Jeff Humphrey, Media Manager, 509.625.6308
Friday, December 16, 2022 at 3:01 p.m.
It’s the first time Kevin Staudinger had his own shower, slept behind a secure door, or put up Christmas lights in eight years.
“They got me a really nice bed, the frame, the stuff here,” Staudinger said of the new furnishings in his South Hill apartment.
Staudinger has gone from homelessness to having his own home in just months.
He did it with persistence, support from a service-intensive program, and the personal accountability that can lead to recovery.
“You’ve gotta just make that first step. Admit you’ve got a problem and go get help. There’s plenty of help out there,” explained Staudinger.
Staudinger’s problems included substance abuse and mental health issues.
“Yeah, you kinda lose hope. You get stripped of your dignity and you kinda give up,” Staudinger said of his former life on the street.
In August, Staudinger left Camp Hope hoping to reclaim a bed at The Salvation Army’s Way Out Center. But the staff at the Center were dubious of Staudinger’s commitment to dealing with his addiction.
“It was, ‘Kevin are you really ready? ’Cause, we’ve already done this once before,’” recalled Gerriann Armstrong of the Way Out Center.
“When I had been there before, when it was a shelter, I wasn’t a very good guest. And they weren’t going to let me back, but now, they’re happy they did,” said a relieved Staudinger.
Staudinger got a second chance at The Way Out by first checking himself into Spokane’s Regional Stabilization Center.
“Well, for one, they made sure I got back on medications. They listened to my story. They helped individualize my help,” detailed Staudinger.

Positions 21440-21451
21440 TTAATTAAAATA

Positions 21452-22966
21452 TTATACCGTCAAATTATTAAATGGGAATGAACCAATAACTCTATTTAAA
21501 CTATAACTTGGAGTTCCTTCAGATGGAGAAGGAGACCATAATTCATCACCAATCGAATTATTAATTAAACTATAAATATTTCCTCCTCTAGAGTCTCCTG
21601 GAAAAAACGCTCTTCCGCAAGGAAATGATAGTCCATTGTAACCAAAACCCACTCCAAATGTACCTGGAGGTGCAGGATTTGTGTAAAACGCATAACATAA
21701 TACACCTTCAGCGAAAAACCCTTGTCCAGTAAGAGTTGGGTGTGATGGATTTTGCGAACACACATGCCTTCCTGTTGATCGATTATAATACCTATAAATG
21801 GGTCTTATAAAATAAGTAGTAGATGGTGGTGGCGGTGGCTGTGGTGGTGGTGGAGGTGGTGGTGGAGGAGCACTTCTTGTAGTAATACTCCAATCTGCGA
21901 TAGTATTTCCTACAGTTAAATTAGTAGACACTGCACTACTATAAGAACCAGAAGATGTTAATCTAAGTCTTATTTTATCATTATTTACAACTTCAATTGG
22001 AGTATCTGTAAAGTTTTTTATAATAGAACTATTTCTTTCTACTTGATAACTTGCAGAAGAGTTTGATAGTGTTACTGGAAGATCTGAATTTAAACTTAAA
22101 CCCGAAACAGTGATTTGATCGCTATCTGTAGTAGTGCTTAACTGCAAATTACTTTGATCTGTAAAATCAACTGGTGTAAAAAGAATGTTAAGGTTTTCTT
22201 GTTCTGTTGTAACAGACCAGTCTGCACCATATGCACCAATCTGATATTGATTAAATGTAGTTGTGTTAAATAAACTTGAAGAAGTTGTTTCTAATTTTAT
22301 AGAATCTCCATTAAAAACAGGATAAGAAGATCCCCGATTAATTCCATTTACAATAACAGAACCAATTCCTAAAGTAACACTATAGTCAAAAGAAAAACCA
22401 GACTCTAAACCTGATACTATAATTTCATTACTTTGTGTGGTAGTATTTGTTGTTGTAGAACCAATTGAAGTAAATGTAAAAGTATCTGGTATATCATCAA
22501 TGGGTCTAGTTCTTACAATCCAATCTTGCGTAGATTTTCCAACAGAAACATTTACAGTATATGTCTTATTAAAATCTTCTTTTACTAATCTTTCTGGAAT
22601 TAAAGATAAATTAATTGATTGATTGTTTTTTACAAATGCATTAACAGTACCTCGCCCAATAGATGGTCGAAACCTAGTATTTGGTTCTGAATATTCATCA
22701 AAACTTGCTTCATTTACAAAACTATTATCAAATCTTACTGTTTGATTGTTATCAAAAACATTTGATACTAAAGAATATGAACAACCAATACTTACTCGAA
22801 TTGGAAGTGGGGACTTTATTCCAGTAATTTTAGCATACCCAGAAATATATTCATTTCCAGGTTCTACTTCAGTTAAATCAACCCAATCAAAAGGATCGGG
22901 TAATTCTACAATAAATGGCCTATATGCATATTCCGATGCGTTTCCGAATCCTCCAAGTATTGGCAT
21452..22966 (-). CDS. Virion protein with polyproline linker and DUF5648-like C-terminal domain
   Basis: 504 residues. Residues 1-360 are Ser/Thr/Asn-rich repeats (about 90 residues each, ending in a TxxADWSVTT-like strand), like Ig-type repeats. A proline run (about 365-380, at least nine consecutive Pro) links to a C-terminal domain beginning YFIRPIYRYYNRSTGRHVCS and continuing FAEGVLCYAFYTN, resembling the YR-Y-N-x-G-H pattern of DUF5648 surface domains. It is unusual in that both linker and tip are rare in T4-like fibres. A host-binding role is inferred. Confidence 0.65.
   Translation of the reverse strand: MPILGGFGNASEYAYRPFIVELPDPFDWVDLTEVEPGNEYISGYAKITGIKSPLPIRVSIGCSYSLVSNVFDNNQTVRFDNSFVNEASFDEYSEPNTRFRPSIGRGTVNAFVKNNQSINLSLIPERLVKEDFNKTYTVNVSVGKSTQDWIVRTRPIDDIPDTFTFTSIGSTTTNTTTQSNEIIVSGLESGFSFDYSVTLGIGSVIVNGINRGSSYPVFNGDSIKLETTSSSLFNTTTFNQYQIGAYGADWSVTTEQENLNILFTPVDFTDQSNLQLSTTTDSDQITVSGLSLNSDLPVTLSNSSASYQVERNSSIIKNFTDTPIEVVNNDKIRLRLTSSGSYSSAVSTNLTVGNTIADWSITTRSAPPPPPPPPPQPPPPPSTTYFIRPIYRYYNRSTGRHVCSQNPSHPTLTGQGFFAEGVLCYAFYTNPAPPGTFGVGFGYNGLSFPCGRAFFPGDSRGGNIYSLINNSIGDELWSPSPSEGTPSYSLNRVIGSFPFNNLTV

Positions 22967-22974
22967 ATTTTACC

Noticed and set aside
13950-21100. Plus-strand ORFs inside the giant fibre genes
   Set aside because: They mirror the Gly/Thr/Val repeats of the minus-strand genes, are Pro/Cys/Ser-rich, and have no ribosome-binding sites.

Spokane County, the City of Spokane, and local leaders stood up the Regional Stabilization Center last fall as a way of diverting people away from jail and steering them toward treatment.
“And once he completed the 28-day inpatient program with Pioneer Stabilization, he made application to come back here,” Armstrong said of Staudinger’s rehab. Staudinger was able to avoid the temptations of his old lifestyle by re-enrolling at The Way Out and now, Staudinger has been clean and sober since September.
“You know, I can’t tell you how many people have come in and been honest about their last use, gone to stabilization and treatment, and knew that there was a bed here for them at The Way Out. And it made all the difference in the world,” added Armstrong.
“Well you know, every once in a while I pinch myself just to make sure I’m not dreaming,” Staudinger said of his newfound happiness.
Staudinger’s new apartment is now adorned with furnishings donated by the very same CHAS medical staff who treated him on the street.
“I’m gonna make a sign that says, ‘Homeless No More’, you wanna do that,” Staudinger asked a recent visitor.
Staudinger, who used to panhandle for change, has created a new cardboard sign that’s on display in his living room.
“I just wanted people to see this. Kinda little holiday cheer and humor. I’m homeless no more. Thank you Spokane,” Staudinger said with a smile.